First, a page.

A YOUNG ADULT LIBRARY SERVICES ASSOCIATION BFYA NOMINEE
AN IN THE MARGINS LIST SELECTION
ONE OF SLATE.COM'S FAVORITE BOOKS OF 2013!
ONE OF KIRKUS REVIEWS' BEST TEEN BOOKS OF 2013!
"Meet Kevin Phifer. He’s in seventh grade, with a dad who’s been gone for 10 years, a mom who won’t let him get a fade, and a neighborhood bully who won’t leave him alone. It’s 1994 in Richmond, Va., and Kevin’s the hero of Chris L. Terry’s funny, well-observed young adult novel. I loved Zero Fade for its great period detail and its honesty about its main character’s emotionsincluding his confusion and concern about an uncle who’s coming out to his family."
Dan Kois, Slate
"Kevin Phifer, 13, a black seventh-grader in 1990s Richmond, Va., and hero of this sparkling debut, belongs in the front ranks of fiction’s hormone-addled, angst-ridden adolescents, from Holden Caulfield to the teenage Harry Potter [...] Original, hilarious, thought-provoking and wicked smart: not to be missed.
"Zero Fade is a damn fine read with a resounding message that never preaches, but instead talks to you across the table like a friend and ally. Highly recommended. Chris L. Terry is an author to keep an eye on."
"Zero Fade is a "funny and insightful coming of age story, which takes place in the 1990s hip-hop era, [and] is a standout story in children’s literature, in which many more black male protagonists are needed."
Richmond Times Dispatch
"Zero Fade is wise and wise-assed, hilarious and subtle, knowing and searching. We need writers like Chris Terry, unafraid to plumb the complexities and absurdities of race and identity with grace and funk."
Adam Mansbach, #1 New York Times bestselling author of Rage is Back and GO
THE F**K TO SLEEP
"Chris Terry is a wise and hilarious writer. He has bestowed Kevin, the hero of Zero Fade, with an especially acute case of teenage angst, and the results are sweet, painful and very recognizable to anyone who has survived seventh grade. This is a wonderful book."
Audrey Niffenegger, author of The Time Traveler's Wife
"With sharp storytelling sagacity and attention to detail, Mr. Terry masterfully captures the lingo and tackles the issues of growing up hip-hop in the early '90s. He's fired up the Flux Capacitor and brought me back to a childhood of asymmetrical haircuts, terms and viewpoints that have since become taboo and other idiosyncratic stuff that speaks to modern society's invisible men: the black, hip-hop kids of Generation X."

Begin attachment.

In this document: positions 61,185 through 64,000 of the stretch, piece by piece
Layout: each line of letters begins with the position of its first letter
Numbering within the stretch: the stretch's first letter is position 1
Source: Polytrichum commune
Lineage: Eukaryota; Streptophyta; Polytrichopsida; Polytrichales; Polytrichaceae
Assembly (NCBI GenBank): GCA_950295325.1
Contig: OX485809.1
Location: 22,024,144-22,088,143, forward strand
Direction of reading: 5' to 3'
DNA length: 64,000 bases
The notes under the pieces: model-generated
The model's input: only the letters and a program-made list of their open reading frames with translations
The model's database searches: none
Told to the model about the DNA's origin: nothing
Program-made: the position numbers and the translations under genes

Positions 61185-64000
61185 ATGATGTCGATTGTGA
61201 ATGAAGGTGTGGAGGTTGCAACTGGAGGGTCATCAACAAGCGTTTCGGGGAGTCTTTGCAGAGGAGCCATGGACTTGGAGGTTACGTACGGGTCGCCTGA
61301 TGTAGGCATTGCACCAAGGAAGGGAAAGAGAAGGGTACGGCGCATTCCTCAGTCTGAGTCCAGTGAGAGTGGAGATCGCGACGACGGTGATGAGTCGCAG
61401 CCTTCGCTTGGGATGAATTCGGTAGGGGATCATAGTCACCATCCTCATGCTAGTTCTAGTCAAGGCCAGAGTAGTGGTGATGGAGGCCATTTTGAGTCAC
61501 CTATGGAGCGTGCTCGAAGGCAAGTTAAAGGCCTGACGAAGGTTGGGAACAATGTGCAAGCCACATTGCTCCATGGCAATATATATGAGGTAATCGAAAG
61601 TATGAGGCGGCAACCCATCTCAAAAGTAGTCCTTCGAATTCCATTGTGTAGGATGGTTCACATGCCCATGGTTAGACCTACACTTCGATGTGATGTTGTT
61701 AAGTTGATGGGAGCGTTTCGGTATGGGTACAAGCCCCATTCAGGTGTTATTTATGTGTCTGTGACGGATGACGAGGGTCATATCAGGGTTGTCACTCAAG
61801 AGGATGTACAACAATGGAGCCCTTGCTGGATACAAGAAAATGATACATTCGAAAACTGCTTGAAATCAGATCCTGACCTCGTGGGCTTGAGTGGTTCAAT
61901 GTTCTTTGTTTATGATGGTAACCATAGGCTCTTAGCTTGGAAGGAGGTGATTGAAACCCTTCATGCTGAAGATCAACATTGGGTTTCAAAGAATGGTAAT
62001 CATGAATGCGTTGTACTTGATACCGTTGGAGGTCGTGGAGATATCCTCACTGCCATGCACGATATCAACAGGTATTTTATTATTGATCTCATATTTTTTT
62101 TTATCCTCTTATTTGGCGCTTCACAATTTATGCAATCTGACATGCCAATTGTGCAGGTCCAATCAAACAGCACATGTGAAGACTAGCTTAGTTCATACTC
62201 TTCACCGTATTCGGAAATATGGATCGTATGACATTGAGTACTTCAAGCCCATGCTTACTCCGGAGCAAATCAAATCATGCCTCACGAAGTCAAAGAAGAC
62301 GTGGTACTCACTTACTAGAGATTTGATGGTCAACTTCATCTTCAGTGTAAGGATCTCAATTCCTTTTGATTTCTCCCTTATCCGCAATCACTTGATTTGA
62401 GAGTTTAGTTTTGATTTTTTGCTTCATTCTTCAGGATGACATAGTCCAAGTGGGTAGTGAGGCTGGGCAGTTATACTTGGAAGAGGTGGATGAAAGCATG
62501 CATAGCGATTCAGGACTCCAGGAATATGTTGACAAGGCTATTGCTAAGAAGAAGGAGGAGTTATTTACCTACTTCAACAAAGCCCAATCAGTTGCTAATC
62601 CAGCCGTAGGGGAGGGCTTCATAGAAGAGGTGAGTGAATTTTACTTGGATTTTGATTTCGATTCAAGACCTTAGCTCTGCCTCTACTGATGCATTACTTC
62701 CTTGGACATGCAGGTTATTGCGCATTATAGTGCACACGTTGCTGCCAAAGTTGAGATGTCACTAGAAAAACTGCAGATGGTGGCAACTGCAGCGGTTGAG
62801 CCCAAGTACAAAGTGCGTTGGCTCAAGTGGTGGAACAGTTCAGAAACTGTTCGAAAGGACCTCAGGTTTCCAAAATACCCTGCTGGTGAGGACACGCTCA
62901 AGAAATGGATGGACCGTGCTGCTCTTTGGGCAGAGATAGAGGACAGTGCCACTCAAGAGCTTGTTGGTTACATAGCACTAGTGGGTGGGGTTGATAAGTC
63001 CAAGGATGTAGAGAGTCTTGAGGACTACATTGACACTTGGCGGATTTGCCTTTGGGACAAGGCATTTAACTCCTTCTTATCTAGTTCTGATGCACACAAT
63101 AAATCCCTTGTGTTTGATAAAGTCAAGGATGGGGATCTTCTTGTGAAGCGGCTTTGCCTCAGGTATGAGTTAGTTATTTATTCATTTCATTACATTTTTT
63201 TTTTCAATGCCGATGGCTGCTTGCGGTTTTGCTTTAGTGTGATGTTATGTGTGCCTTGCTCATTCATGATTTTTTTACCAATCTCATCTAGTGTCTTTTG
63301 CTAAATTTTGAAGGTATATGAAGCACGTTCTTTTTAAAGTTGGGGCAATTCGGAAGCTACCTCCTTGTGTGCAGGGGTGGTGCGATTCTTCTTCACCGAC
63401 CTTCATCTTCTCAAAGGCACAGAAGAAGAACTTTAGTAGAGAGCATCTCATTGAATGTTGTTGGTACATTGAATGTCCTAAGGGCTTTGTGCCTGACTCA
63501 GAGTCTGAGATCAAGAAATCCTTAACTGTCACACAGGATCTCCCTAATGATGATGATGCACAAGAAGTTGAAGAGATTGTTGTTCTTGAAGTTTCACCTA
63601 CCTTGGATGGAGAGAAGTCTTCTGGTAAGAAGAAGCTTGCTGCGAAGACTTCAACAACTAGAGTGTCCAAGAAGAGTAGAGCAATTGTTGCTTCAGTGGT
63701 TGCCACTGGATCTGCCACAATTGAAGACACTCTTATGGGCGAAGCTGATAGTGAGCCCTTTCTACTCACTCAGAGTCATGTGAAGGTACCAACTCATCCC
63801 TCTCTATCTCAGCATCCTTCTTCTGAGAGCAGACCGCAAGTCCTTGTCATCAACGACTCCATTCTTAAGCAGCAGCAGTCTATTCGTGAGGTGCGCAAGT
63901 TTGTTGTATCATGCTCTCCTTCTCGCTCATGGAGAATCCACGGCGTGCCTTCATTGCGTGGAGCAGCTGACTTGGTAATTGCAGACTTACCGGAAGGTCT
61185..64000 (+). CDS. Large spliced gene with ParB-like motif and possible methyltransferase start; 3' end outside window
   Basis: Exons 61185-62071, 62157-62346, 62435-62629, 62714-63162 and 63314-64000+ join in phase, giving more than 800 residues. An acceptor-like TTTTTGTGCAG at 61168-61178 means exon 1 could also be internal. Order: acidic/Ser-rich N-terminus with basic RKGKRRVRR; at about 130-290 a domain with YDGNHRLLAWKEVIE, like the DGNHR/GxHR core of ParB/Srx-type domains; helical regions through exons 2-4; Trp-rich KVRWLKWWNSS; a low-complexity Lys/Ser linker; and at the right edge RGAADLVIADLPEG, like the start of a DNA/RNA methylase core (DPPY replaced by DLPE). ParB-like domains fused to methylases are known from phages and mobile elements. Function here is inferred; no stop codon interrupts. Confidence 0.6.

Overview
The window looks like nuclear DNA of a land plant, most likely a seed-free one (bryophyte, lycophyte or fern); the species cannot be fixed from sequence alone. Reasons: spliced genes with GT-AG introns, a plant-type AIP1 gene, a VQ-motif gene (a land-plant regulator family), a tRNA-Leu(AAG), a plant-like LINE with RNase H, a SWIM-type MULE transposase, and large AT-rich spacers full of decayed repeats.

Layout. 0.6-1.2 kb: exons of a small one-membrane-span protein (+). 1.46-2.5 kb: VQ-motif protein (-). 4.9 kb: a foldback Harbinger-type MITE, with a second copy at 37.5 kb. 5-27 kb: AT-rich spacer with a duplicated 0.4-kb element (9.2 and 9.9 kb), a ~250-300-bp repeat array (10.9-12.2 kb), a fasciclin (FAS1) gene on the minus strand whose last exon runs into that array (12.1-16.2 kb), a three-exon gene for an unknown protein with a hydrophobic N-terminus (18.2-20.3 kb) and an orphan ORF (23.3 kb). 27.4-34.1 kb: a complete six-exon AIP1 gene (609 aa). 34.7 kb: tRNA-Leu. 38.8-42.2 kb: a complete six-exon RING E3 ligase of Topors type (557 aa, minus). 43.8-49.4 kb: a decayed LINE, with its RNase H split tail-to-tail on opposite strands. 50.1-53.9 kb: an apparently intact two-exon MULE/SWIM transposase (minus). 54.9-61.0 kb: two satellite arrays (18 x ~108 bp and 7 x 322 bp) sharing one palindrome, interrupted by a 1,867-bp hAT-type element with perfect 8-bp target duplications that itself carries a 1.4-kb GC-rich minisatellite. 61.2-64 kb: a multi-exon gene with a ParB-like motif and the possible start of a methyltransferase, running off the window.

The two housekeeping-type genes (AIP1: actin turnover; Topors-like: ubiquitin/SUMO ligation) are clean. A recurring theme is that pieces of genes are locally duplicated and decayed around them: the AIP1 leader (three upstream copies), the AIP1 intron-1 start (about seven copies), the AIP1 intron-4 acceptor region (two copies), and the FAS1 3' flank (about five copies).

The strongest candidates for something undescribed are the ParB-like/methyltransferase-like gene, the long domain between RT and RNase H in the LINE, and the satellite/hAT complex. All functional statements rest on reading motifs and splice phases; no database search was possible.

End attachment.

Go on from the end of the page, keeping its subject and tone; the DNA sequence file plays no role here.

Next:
J-Zone, author of Root for the Villain: Rap, Bulls**t, and a Celebration of Failure
"Reading Chris Terry's Zero Fade offered me a glimpse into a cultural experience that isn't mine, but that I could recognize immediately. Vernacular as world. On the surface, it's just language. But this novel isn't surface. The characters speak in rhythms that reveal emotions not identifiable by just words, but I'll name them nonetheless: humor, sadness, confusion, joy, revelation. It's all here in Terry's first novel, a novel that is practically carbonated, how it sparkles and burns."
Lindsay Hunter, author of Daddy'sand Don't Kiss Me
"The fictional story, set in Richmond’s North Side in 1994, tells the tale of seventh-grader Kevin Phifer and his trials and tribulations [in a] slyly comical and nuanced take on teenage angst."
"There is something magical in the way that [Chris L.] Terry captures Kevin’s world. Kevin is at once vulgar and sweetly innocent, and his voice on the page is electric, as flowing and rhythmic as his favorite Biggie Smalls songs [...] Kevin’s voice, though unique and rife with individual problems, is the voice of anyone who has ever been thirteen."